In 2004, I noticed that Linux cluster vendors were beginning to talk about using IB the following year. I asked myself what had changed, and came up with the following:


  • PCI-X bus performance was near the performance of IB, and many of the PCI-X buses actually ran at rated speed of just over 1 GB/sec.
  • PCI-Express was on the short-term horizon for some vendors, and the performance bump more than met the IB requirements.
  • Customers wanted a standard for DMA between machines for parallel applications and IB was an open standard with a standard version of MPI needed for parallel applications.
  • Some storage vendors were showing interest in DMA communications given the reduction in latency, but none wanted to deal with three different companies; they wanted a standard. IB gave them a single standard.

Also at this time, server vendors started showing an interest in IB, so there was a convergence of factors that led to where we are today: Linux clusters, improved buses, vendors with DMA products that pre-dated IB, and multiple vendors developing IB NICs and switches. Without all that, IB would not have become reality.

The Future

As with many standards, IB has a short time to be adopted or else run the risk of becoming a non-issue. IB must become a commodity. With the RDMA TCP/IP standard nearly here in products, and 10 Gb Ethernet and other connectivity plans from the storage vendors, the IB standard must be adopted quickly or it will become a thing of the past. IB has a number of things in its favor right now:


  • Storage connectivity with DMA — a few vendors such as DataDirect and LSI Logic have developed IB storage interfaces. This is very important in the HPC Linux cluster world, since these customers desire a single communications fabric that supports parallel applications and storage. IB provides that today.
  • Fibre Channel performance is lagging. Look at the time it took to go from 1 Gb to 2 Gb and now from 2 Gb to 4 Gb. IB is here today at 10 Gb, which allows higher performance connectivity to current RAID controllers. Of course, I don’t expect disk drive vendors to support IB anytime soon, so Fibre Channel is not going to die.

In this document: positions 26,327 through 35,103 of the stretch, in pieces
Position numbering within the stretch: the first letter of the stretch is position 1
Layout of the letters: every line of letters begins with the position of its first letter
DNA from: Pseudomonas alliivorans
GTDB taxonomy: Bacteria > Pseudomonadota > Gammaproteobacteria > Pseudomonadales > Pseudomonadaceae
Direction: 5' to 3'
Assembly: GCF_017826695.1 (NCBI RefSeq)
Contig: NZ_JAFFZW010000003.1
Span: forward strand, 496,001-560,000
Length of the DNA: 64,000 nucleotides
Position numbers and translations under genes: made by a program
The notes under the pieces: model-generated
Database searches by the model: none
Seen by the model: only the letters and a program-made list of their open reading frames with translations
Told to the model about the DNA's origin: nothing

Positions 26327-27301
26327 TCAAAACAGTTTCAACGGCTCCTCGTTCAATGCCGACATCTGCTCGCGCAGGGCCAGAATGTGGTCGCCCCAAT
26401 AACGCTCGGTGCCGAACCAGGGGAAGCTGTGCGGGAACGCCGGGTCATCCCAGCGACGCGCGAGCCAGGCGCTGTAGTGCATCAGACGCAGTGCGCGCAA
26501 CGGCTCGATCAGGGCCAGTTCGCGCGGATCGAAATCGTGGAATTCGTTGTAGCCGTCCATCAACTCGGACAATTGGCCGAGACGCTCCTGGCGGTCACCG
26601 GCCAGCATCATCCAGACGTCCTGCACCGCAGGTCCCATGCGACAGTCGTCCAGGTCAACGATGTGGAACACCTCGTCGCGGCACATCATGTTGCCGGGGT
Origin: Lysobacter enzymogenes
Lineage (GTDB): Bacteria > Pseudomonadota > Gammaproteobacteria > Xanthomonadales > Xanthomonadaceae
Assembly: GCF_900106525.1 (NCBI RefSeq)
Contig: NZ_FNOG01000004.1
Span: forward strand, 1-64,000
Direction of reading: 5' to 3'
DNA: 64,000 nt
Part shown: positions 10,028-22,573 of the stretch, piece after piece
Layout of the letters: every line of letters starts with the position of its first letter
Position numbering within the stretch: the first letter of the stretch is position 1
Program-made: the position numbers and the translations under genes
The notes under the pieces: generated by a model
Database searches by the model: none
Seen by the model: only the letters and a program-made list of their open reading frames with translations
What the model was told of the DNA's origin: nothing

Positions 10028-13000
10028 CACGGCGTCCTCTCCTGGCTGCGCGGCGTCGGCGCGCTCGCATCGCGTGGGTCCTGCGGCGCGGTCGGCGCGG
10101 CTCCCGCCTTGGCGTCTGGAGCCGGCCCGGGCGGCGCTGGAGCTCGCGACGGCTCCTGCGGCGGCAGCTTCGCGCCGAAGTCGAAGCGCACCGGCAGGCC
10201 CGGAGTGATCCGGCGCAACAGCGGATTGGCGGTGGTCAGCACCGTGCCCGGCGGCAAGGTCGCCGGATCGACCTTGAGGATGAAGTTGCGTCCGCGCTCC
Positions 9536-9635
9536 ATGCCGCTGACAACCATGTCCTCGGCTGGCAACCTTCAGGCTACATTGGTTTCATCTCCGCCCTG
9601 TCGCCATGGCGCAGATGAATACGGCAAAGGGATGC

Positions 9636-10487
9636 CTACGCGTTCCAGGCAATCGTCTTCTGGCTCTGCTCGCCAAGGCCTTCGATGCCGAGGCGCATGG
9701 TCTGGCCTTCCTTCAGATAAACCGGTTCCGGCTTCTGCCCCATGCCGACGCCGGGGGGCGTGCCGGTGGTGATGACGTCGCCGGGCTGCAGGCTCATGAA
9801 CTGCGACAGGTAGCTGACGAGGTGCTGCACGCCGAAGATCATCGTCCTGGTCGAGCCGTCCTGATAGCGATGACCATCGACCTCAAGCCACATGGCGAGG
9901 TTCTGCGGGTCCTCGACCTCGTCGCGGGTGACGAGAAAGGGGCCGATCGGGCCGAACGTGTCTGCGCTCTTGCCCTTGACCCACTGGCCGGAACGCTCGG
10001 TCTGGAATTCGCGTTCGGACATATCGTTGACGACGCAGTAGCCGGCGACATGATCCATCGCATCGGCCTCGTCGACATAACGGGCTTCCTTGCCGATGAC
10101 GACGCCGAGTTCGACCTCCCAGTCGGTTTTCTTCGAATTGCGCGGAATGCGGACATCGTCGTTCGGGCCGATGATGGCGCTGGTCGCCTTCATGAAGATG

• No high-end storage vendors currently support iSCSI or SCSI over 10 Gb Ethernet. Though some have talked about this, products have yet to appear.

Let’s face it, if IB didn’t have potential, Cisco wouldn’t be spending money on it. That’s plenty of evidence for the technology’s potential right there.

Still, IB faces some challenges in its bid for market acceptance as a solution for low latency communications and high bandwidth between systems and storage. Those challenges are:


  • How fast will DMA TCP/IP with 10 Gb Ethernet become available for both storage and HPC communications, since these customers are currently leading the market with requirements?
  • What is the real bandwidth and latency of DMA TCP/IP for MPI and storage applications?
  • Can IB move beyond MPI for communications (IB supports TCP/IP, but often the latency increases and bandwidth drops) and support applications such as parallel databases and show significant performance improvement?

Would I go out and buy an IB communications environment today? My answer today would depend on where it was being used and what the requirements are. This is a different answer than I gave a customer six months ago when I said no way. IB is not for everyone yet, but it could get there, and given the big names behind it, it could get there faster than we think. Don’t put IB too far in the back of your mind, since it might just turn out to have staying power.

Henry Newman, a regular Enterprise Storage Forum contributor, is an industry consultant with 25 years experience in high-performance computing and storage.
See more articles by Henry Newman.

Henry Newman
Henry Newman
Henry Newman has been a contributor to TechnologyAdvice websites for more than 20 years. His career in high-performance computing, storage and security dates to the early 1980s, when Cray was the name of a supercomputing company rather than an entry in Urban Dictionary. After nearly four decades of architecting IT systems, he recently retired as CTO of a storage company’s Federal group, but he rather quickly lost a bet that he wouldn't be able to stay retired by taking a consulting gig in his first month of retirement.